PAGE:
To that end, Mulder then finds himself aboard a rowboat, helmed by the Cigarette Smoking Man, as he scourges those doing the rowing. “You want the truth Agent Mulder? You’ve come to the right place.” Those who row are wearing death shrouds, and we hear Tom Waits sing, “Misery’s the river of the world.” Apart from its obvious allusion to the River Styx and the veil between life and death (which one supposes is where Mulder would find a dying man he was trying to commune with to obtain intelligence about a forthcoming attack,) I also felt this was an extremely dark and ominous reference to the Truth - the real, uncomfortable, even perhaps terrifying Truth… not the one Mulder hopes is true, and not the one paranormal investigators envision necessarily.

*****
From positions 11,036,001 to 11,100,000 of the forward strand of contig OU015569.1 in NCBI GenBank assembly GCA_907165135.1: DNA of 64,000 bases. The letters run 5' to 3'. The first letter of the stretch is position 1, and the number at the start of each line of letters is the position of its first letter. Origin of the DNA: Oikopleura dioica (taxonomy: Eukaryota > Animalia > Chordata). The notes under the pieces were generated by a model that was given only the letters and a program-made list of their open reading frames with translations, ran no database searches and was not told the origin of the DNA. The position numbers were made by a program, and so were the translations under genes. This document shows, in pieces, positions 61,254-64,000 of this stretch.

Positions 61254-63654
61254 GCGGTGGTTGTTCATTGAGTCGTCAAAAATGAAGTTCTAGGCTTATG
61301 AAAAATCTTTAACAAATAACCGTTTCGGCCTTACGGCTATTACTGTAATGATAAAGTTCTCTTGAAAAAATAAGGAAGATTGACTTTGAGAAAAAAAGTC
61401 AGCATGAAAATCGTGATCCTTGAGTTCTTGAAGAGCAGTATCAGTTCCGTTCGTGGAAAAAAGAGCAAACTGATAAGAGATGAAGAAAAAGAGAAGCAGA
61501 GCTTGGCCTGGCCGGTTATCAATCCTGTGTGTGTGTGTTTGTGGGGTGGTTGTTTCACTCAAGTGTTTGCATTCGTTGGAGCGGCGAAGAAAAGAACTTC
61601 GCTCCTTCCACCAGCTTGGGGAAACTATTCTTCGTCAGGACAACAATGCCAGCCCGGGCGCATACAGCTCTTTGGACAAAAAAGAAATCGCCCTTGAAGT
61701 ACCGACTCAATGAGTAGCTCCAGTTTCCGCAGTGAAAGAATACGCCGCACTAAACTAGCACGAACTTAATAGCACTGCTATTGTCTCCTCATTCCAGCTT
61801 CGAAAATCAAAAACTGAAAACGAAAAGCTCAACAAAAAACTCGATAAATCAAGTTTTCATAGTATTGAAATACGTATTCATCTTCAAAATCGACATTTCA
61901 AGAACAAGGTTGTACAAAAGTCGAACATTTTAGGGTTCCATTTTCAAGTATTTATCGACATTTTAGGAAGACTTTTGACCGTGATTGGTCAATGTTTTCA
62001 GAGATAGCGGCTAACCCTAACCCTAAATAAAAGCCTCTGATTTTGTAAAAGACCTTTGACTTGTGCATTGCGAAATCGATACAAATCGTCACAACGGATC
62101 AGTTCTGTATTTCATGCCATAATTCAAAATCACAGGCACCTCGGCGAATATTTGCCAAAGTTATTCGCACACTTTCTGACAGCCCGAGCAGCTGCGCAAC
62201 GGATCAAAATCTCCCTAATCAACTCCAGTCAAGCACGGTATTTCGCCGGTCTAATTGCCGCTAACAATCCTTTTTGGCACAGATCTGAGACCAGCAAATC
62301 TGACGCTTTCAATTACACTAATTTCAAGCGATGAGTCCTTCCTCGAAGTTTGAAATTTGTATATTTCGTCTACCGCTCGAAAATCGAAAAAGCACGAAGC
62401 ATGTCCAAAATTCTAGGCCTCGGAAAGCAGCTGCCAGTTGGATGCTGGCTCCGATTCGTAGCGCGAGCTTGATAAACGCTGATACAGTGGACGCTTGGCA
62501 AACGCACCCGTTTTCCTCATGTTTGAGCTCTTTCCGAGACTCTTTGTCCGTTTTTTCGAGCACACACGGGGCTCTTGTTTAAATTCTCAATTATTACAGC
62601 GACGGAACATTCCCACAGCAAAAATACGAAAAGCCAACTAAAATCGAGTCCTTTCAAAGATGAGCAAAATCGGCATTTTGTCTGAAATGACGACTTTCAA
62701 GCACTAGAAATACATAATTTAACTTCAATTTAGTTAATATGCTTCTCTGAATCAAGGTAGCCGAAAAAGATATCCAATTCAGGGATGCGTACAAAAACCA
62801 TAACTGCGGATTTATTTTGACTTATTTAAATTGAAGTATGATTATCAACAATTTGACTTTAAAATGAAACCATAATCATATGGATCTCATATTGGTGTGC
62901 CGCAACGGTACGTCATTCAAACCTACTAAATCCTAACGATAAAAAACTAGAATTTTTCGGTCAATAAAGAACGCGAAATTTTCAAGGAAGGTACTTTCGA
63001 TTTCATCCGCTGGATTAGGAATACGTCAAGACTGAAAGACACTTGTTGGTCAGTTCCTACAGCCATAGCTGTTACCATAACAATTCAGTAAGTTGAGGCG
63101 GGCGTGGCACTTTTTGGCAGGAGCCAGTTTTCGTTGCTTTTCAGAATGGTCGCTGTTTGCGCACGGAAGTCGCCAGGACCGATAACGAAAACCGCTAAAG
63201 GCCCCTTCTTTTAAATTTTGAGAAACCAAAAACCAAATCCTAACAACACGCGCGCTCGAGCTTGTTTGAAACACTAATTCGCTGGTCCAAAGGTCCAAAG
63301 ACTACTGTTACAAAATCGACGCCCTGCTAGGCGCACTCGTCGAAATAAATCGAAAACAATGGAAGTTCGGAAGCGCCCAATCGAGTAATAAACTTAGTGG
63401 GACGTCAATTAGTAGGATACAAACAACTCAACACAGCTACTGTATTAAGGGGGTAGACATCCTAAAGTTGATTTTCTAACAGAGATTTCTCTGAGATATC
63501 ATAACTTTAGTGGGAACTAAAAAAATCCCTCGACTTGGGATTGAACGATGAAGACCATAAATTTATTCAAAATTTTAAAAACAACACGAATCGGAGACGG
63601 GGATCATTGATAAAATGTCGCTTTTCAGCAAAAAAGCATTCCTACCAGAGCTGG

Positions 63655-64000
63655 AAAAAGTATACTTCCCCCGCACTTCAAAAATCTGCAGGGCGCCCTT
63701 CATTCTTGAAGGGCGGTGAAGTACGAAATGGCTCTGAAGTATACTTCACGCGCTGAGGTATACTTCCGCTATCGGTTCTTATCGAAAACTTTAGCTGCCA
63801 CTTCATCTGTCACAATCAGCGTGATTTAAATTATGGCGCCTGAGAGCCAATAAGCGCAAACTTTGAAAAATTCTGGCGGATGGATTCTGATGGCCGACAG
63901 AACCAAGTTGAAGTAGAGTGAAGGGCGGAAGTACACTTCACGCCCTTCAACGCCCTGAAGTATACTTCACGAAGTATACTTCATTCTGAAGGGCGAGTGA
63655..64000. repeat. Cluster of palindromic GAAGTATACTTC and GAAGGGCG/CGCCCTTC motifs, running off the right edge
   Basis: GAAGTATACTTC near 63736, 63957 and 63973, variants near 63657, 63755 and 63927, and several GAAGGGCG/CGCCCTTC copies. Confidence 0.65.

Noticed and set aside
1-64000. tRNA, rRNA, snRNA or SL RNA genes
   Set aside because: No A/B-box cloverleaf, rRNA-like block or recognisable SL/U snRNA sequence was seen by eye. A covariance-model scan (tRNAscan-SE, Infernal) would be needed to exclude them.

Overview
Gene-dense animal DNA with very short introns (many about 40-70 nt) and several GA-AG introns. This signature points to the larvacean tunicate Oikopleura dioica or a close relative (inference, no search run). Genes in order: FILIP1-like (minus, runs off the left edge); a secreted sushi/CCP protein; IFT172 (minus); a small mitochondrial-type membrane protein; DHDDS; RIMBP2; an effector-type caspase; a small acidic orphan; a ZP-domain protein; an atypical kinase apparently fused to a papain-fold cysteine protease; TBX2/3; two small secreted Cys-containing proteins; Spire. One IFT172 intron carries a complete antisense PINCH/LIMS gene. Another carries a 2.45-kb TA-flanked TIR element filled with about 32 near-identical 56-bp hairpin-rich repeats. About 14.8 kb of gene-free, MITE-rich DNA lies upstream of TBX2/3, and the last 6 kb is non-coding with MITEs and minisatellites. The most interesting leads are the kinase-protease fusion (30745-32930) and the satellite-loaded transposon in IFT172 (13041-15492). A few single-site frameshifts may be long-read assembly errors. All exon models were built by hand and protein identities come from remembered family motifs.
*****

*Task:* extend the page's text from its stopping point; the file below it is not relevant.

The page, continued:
The abrupt transition from the scene representing Mulder’s “woo” fetish, to this stark, abhorrent realm, may well be intended to convey more than merely a literal “vision.” It may be telling us that misery IS the river of the world, and the truth is that men like Old Smokey are steering the ship right over a cliff. As we all enjoy our conspiracy theories and UFO sightings for the faint taste of something beyond this existence they offer, real suffering and real dark deeds play out every day. Are we looking where we need to be to see this Truth? Or are we being whipped and enjoying it on some level? Or being spurred on like mules by those with the power to manipulate thusly?